Asian Flu, European Sniffles

Sagging profits at blue chips show its economies aren't immune

In just a matter of weeks, Europe's business climate has been transformed. As recently as mid-July, investors thought the Continent was on the verge of a long-awaited boom. Like their U.S. counterparts, European companies seemed to shrug off Asia's economic meltdown for nearly a year. But ever since Russia's debt default on Aug. 17, the rot that began in the emerging markets has begun seeping across Europe's borders and into the results of its top corporations.

Withering demand from Asia, Latin America, and Russia is cutting into growth forecasts. The chances of a serious slowdown in the U.S., another key export market, have also risen. And ripple effects from the troubled global economy are likely to pressure Europe's corporate chieftains, perhaps forcing cutbacks in spending and hiring plans.

In the span of a few days in September, the markets were slammed by a series of nasty surprises from several blue-chip companies (table). On Sept. 17, Alcatel CEO Serge Tchuruk announced that the company's major European customers were slashing orders by up to 37%. Then, Dutch conglomerate Philips Electronics, British entertainment giant EMI Group, and Royal Dutch/Shell Group all said their upcoming results are likely to be worse than expected. "The outlook is getting bleaker," says James E. Cornish, an equity strategist at BT Alex. Brown in London.

Each burst of bad news sends another shudder through the investment community. "People are looking for the next downgrade, not knowing where it is going to come from," says Gary Dugan, European equity strategist at J.P. Morgan Securities Ltd. in London. Dugan expects corporate earnings across Europe to rise by just 5% next year--a big drop from the 18% Morgan was forecasting in July.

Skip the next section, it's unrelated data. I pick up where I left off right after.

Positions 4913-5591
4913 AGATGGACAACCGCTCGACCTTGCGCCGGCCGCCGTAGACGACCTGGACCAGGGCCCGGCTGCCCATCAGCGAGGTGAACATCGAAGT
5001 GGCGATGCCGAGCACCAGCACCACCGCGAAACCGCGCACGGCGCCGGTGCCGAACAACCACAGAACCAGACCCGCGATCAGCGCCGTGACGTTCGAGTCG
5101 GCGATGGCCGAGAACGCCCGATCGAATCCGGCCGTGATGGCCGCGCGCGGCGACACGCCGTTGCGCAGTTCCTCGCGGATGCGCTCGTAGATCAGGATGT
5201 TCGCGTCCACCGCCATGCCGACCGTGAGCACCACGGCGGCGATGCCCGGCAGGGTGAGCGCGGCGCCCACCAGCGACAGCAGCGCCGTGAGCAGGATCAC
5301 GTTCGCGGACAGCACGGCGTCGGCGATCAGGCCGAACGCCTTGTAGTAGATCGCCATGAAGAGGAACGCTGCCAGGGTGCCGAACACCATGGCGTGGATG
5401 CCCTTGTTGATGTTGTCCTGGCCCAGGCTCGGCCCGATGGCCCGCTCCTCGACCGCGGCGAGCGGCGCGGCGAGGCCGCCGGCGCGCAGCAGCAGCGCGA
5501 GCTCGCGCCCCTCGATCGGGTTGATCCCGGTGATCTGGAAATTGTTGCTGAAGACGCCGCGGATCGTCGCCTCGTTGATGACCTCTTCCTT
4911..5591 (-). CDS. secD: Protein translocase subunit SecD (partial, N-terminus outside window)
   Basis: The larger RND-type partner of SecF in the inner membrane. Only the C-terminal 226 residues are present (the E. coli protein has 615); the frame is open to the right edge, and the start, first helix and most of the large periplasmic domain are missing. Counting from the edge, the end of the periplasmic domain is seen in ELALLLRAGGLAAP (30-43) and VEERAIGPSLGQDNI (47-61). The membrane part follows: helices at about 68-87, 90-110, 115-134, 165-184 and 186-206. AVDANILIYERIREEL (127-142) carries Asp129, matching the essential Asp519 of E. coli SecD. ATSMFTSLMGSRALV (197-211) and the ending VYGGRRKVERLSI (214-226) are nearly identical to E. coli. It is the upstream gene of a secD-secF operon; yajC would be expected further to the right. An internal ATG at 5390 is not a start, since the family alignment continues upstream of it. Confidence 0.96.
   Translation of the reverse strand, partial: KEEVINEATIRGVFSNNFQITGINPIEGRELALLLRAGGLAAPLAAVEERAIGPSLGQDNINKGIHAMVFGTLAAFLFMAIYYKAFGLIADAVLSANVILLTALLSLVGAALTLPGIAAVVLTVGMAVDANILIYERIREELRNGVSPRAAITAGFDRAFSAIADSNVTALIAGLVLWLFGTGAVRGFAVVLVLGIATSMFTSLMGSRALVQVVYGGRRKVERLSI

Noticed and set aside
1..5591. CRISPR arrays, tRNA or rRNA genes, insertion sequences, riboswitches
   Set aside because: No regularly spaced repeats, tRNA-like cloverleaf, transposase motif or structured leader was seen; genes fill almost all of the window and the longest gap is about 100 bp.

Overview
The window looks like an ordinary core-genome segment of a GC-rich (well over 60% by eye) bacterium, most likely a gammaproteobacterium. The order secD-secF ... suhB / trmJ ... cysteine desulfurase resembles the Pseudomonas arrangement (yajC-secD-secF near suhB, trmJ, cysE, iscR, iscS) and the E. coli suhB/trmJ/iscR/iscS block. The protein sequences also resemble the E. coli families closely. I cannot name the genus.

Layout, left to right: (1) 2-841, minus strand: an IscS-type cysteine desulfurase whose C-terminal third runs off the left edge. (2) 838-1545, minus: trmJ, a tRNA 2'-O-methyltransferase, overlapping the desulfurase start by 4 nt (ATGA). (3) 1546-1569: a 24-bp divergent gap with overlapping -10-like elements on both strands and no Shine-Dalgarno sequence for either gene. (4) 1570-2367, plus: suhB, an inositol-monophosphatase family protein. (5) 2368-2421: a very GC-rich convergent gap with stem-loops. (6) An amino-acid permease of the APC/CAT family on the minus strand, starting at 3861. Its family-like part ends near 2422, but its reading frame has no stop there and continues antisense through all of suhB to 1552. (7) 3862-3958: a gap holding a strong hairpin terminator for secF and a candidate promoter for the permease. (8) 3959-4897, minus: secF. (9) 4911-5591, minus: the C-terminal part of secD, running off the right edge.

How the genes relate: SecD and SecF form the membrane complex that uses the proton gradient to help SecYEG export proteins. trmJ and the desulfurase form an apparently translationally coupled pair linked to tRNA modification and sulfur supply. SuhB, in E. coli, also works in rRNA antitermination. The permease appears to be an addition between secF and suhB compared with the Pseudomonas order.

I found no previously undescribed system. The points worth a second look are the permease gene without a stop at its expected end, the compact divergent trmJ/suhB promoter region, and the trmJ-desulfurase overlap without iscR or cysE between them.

While some companies are seeing improving results, Europe seems full of risks. Currencies of the 11 countries expected to enter the European Monetary Union are rising against the dollar and sterling, making the region's goods less competitive. Britain, which takes roughly 16% of the EMU countries' exports, may have almost no growth next year.

Manufacturers' stock prices have been particularly hard hit. Fiat, for instance, was full of fire a few months ago after pouring $2.2 billion into auto plants in Brazil and Argentina. But with Brazil flirting with financial catastrophe, those investments no longer look so brilliant. Weakness in Latin America contributed to an 11.2% drop in operating earnings in the first half.

Analysts worry that lost sales from emerging markets will lead to a turndown at home. Bruce Kasman, J.P. Morgan's chief European economist, now expects European companies to increase capital spending by 5% next year rather than 10%. That could affect hiring and consumer spending. Morgan has cut its average 1999 growth forecast for the 11 countries planning to adopt the single currency to 2.5% from 3%. BT Alex. Brown expects less than 2% growth in Germany and France next year.

JOB LOSSES. On Sept. 18, Royal Dutch/Shell Chairman Mark Moody-Stuart warned that the global business climate in the second half of the year will be "significantly worse" than in the first half. That, he said, will prompt Shell to speed up its disappointingly slow restructuring program. Redundant local headquarters in Britain, France, Germany, and the Netherlands are to be closed, with some associated job losses. Assets may be written off.

Despite the pessimism, Europe could actually outperform the rest of the world. Merrill Lynch & Co., whose experts believe the biggest global growth contraction since the oil crisis of 1973-74 is in the works, is still relatively bullish on Europe, largely because of the coming single currency. But the robust recovery that Europe was hoping for after years of stagnation could turn out to be a grand illusion.

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